Red Hat Bugzilla – Bug 52385
[8139too] kernel IP autoconfig dhcp request fails
Last modified: 2013-07-02 22:05:10 EDT
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Description of problem:
Using etherboot with dhcp to load kernel image, dhcp results NOT passed on
kernel command line, (passing "any" ).
Kernel configured for IP autoconfig bootp/NFS root.
Kernel dhcp sends DHCPDISCOVER, receives DHCPOFFER and drops it (
ic_myaddr != INADDR_NONE )
I hacked the code to add "ic_myaddr=INADDR_NONE;" after call to
ic_bootp_init(), cured problem, but this is obviously not the propper
solution! There could of course be a documentation error, with the result
that the configuration I created could be incorrect.
Version-Release number of selected component (if applicable):
kernel source versions tried and failed: 2.4.2-2, 2.4.3-12, 2.4.7-2(from
Steps to Reproduce:
1.Build kernel with IP autoconfig & DHCP & NFS root.
2.Network load kernel via etherboot netrom or diskette ( also using dhcp )
passing "any" or "dhcp" to kernel.
Actual Results: Infinite loop:
dhcp DHCPDISCOVER packet sent, DHCPOFFER received and dropped.
Expected Results: DHCPOFFER accepted! break out of loop.
I think there must be something wrong with your config.
There are only two ways, besides receiving a DHCPOFFER
packet, that ic_myaddr can change:
1) Via kernel command line
2) Via bootp/rarp packets
I think what may be happening, therefore, is that your machine
is receiving bootp/rarp responses from some misconfigured system.
This would explain the DHCPOFFER packets being dropped.
Yes, it is receiving DHCPOFFER from another system on the same network ( which
is configured correctly, and cannnot be changed ). Isn't it up to the client to
"choose" the apropriate DHCPOFFER to accept ? Then the DHCPREQUEST is targeted
at the specific dhcp server that offered the configuration wanted. If it dosent
get the DHCPACK back, it all starts again. That is how our current network
behaves, mostly due to visiting laptop users whose ethernet addresses (MACID)
is unknown, and printers, whose ethernet address (and required configuration)
I ran ethereal, which shows that linux is not receiving the DHCPOFFER from the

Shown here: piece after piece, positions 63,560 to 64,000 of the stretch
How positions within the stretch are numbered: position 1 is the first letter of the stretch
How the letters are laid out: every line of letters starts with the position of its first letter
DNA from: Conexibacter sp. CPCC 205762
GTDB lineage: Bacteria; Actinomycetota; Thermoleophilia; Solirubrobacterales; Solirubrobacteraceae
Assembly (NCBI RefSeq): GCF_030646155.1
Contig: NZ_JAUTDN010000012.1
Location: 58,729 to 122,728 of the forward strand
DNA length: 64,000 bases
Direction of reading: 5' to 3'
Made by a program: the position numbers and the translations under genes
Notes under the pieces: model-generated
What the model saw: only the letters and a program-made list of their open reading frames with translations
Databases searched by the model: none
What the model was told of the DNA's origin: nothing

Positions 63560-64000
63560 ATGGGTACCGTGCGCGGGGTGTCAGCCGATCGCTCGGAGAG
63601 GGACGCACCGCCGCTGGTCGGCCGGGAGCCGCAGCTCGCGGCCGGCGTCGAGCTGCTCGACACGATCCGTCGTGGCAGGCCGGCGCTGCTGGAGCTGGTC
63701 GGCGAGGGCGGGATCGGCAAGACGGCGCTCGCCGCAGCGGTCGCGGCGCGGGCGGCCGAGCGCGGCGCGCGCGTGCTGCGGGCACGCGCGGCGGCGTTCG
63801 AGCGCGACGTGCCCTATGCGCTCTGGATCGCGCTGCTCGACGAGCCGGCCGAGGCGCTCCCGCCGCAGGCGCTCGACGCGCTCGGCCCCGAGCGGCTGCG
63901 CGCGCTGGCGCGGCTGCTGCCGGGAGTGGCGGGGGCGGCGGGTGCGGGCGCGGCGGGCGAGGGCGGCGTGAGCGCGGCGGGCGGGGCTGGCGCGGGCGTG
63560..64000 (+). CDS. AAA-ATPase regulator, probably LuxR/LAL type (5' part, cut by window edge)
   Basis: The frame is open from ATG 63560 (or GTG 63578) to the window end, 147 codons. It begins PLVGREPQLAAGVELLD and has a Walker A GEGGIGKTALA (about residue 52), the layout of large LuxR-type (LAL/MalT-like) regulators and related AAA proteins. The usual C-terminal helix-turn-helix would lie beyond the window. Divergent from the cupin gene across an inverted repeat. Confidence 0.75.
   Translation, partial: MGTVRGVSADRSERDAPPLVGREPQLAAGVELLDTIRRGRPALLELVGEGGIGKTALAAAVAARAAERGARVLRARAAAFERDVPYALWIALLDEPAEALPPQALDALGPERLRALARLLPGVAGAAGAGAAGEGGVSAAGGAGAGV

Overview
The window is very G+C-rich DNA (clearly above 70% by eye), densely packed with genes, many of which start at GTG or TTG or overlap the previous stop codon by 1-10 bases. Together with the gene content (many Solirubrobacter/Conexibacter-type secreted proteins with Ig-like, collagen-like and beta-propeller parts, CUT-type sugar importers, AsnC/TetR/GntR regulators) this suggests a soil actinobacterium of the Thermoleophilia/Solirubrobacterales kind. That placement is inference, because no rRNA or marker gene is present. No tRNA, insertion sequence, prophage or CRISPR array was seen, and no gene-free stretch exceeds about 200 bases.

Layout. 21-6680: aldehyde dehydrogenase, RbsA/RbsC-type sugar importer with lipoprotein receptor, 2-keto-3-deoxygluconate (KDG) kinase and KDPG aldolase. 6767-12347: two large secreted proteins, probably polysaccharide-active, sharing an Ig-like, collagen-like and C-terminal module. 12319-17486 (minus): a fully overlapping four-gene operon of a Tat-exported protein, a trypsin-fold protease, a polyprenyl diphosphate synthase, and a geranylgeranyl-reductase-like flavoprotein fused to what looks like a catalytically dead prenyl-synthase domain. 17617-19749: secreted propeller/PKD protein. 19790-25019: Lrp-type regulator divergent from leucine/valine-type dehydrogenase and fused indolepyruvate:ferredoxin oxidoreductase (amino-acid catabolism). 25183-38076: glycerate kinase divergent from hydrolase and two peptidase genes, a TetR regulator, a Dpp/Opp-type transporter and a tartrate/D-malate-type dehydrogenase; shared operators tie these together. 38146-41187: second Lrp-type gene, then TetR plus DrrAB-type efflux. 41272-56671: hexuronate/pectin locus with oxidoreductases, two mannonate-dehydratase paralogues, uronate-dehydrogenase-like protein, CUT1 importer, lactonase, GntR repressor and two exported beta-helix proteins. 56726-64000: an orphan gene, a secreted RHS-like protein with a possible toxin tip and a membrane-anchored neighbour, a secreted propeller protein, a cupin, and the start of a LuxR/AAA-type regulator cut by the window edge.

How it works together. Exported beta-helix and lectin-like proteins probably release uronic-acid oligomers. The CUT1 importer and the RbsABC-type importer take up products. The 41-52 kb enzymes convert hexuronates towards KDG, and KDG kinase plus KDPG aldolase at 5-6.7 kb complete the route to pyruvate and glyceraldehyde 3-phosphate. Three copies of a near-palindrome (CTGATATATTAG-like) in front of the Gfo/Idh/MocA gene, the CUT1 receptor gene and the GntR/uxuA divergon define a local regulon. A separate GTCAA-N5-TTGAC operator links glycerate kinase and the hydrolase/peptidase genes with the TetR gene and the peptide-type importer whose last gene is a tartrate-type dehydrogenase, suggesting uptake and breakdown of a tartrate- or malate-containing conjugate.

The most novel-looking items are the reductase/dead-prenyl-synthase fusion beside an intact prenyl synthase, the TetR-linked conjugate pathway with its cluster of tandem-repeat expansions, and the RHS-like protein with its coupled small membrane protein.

second system until after the first dhcp dialogue has completed(my kernel hack)
and the dhcp server has sent DCHPACK.
I am no kernel guru or 'C' programmer, but it looks to me like the DCHPACK is
ignored where the kernel is concerned, how do you know whether the request was
accepted or denied (another booting node beat you to it???) by the dhcp server.
Etherboot is also using dhcp, and works faultlessly as do all our other dhcp
systems, this is definitely a linux issue.
I've asked the author of the DHCP support (Chip Salzenberg) how
this is supposed to act in this situation. I have no idea myself.
Point of note: It appears that the network driver/card I am using
(8139too/RTL8139B) misbehaves when compiled into the kernel and connected to a
10BaseT hub. It appears not to receive all packets on the wire. This does not
appear to happen when connected to a 100BaseTX hub. I will continue to
investigate (given time:>), and try to determine whether the fault is related
to its unmodular nature or connection type.
Further testing has revealed that 8139too/RTL8139B may be the whole cause of
the problem. Initialisation of the ( in different PC's, with different network
layers, not even dhcp ) card has failed, without the driver noticing/error
reporting. This failure is only apparent by the absence of the "link present"
light on the hub(s). On other occasions the network card appears to be able to
transmit but not receive !?!
Presumably etherboot is initialising the network card differently from 8139too,
and that is why it never appears to fail.
Suggest change of bug from "dhcp" to "8139too"
Can we confirm this problem still occurs on Red Hat 8.0,
or occurs in 7.x with the latest kernel errata rpm installed?
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